How To Clean The American Flag

However often you raise the red, white, and blue, your flag may be getting dirty. Flying a soiled flag hardly conveys the message appropriate to it, so you’ll need to clean it. The U.S. Flag Code says, “The life of your flag depends on your care,” so here are some suggestions for treating it honorably.

Normal Washing
If your outdoor flag is only slightly dirty, you can simply get a wet washcloth and wipe it down. Add some liquid laundry detergent to battle through the dirt or tree sap stuck on it. If the whole thing needs a good wash, then you can put it in your washing machine without damaging it. Be sure to use only cold water, and wash on a gentle setting. It’s not recommended to use a dryer since that may cause damage or wrinkle the material, so it is best to hang dry it. (The U.S. Flag Code recommends dry-cleaning indoor or parade flags.)

For Stained Flags
For tougher spots, you’ll want to create a solution made from equal parts water and a gentle stain-removing product. Apply this to the flag using only a clean cloth, and let it sit for a while until the solution sets in. You might need something a little more heavy-duty. If so, fill a container or tub with an oxygen-based bleach mixed with water and submerge the flag overnight. Then, begin your washing process described above.

Mind the Material
American flags can be made out of several different materials, so be sure to check the tag to understand the needs of the different fabrics. If you don’t pay close attention to this, you could shrink the flag or stretch it out so that it is misshapen and unusable per the U.S. Flag Code.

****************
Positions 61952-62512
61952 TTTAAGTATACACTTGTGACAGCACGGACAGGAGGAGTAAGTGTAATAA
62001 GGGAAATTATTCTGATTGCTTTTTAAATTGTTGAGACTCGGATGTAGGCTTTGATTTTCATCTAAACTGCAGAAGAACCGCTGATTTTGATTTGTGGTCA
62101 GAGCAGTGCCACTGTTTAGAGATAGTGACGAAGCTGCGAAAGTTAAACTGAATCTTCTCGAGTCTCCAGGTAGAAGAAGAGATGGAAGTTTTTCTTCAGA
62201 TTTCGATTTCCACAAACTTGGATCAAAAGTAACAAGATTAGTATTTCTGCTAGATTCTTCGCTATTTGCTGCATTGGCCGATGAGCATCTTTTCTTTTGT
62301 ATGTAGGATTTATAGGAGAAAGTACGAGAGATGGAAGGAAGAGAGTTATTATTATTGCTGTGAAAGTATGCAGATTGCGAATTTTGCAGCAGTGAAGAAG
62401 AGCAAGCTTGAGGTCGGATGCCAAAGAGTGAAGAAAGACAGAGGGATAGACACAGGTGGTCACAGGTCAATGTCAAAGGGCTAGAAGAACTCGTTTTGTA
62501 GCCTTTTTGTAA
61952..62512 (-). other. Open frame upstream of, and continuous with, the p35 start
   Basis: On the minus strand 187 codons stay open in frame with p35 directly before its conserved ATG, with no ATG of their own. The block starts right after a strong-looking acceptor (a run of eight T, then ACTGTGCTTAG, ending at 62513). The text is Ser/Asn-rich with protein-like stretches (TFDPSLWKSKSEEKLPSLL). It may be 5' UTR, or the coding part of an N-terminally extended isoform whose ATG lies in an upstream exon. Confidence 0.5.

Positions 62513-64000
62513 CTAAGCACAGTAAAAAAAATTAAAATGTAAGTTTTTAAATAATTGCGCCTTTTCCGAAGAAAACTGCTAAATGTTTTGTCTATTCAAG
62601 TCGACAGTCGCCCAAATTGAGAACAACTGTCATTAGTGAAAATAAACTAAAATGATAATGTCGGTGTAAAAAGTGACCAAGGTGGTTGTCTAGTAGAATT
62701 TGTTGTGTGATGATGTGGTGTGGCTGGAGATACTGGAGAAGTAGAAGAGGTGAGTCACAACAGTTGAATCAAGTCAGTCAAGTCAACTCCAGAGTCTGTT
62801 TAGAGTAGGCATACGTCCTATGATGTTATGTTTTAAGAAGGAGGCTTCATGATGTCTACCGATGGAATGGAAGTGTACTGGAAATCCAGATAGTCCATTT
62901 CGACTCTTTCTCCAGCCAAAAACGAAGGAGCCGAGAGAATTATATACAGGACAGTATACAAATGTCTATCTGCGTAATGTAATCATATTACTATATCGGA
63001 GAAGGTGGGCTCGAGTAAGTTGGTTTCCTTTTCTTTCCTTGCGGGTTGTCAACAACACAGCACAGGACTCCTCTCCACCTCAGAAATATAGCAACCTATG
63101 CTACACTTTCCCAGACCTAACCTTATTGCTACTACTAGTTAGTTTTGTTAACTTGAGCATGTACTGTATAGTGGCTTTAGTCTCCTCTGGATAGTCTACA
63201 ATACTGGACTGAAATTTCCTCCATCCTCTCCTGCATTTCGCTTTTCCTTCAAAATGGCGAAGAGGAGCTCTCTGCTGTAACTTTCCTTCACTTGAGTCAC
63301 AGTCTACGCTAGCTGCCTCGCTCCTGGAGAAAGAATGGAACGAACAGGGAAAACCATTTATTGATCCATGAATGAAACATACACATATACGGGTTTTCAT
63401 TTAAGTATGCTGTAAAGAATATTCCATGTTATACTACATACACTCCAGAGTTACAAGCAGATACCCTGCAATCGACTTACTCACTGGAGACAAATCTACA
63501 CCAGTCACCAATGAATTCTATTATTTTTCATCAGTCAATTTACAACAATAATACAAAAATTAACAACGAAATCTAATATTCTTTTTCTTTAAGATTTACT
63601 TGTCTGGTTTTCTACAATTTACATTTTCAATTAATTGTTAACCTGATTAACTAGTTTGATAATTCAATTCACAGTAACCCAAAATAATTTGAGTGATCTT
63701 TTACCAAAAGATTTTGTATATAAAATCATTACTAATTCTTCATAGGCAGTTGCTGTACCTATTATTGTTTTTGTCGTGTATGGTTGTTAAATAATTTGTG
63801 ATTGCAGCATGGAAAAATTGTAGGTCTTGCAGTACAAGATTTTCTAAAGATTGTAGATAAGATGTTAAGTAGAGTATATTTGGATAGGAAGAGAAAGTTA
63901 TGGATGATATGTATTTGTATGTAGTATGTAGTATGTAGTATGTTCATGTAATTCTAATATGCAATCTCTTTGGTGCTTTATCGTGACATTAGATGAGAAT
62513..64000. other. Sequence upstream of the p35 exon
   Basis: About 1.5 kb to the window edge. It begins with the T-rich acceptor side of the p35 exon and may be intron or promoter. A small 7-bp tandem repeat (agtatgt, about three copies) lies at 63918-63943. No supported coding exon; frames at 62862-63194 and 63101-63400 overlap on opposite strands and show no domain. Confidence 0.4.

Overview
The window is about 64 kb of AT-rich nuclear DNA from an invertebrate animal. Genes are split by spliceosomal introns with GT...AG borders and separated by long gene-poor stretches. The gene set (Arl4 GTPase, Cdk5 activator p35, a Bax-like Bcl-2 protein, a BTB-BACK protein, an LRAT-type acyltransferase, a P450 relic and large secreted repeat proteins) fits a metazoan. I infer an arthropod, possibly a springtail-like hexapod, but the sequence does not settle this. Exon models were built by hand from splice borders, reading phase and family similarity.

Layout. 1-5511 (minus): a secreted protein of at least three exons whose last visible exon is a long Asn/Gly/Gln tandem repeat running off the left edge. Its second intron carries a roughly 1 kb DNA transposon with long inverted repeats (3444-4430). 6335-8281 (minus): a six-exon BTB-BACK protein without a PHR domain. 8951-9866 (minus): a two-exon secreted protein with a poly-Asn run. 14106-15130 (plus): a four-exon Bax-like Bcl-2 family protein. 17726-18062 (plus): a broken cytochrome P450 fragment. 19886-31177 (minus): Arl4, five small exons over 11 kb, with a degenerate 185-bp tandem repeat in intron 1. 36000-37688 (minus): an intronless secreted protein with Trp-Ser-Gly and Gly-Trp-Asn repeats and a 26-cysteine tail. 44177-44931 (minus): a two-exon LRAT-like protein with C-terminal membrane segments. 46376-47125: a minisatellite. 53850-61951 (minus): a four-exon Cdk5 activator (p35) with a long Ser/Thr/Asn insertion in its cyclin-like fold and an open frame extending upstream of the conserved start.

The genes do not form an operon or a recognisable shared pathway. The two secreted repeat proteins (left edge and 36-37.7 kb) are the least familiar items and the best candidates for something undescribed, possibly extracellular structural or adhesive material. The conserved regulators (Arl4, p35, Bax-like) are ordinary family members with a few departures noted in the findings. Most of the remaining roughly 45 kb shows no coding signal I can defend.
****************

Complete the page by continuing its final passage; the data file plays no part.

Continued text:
Vintage, old flags require more care than a normal nylon or polyester one. It is best to take these sorts of valuable flags to professional restorers or conservators for any necessary cleaning or repairs. Flags with additional adornments like gold tassels will also require special care.

Are Your Clean Clothes Irritating Your Skin?

A simple solution for that is to use dye- and perfume-free products. Another way to avoid laundry-related skin allergies is by following a few of these tips:


Wash new clothing
Even if the clothes you buy are new and have never been worn, the chemicals that are used to dye the fabric and put finishes on the yarn before being processed through spinning equipment are known to irritate skin. Plus, you never know who tried on the clothing before you bought it.


Avoid over-soaping
Using too much detergent not only bothers your skin, but it also leaves a residue on your clothing, which means your garments aren’t being properly washed. Always use the correct amount of detergent recommended for your machine.


Don’t overload your washer
In order for the laundry detergent to dissolve correctly so that your clothing gets thoroughly cleaned, avoid putting too many items in your washing machine.


Buy the right detergent
To help lessen skin irritations and keep you from feeling like you need to rinse your laundry more than once, try a hypoallergenic, clean-rinsing detergent. Running your clothes through a second rinse cycle takes more time, wastes water, and increases your water and electric costs.


Clean your equipment
Your washer and dryer encounter a lot of germs and bacteria, and if not properly cleaned and maintained, could begin to grow mold and smell. To keep your appliances in tip-top shape, regularly clean the inside of your washer and dryer.

Living with skin allergies can be difficult, but with these tips, you can find a laundry method that works for you.

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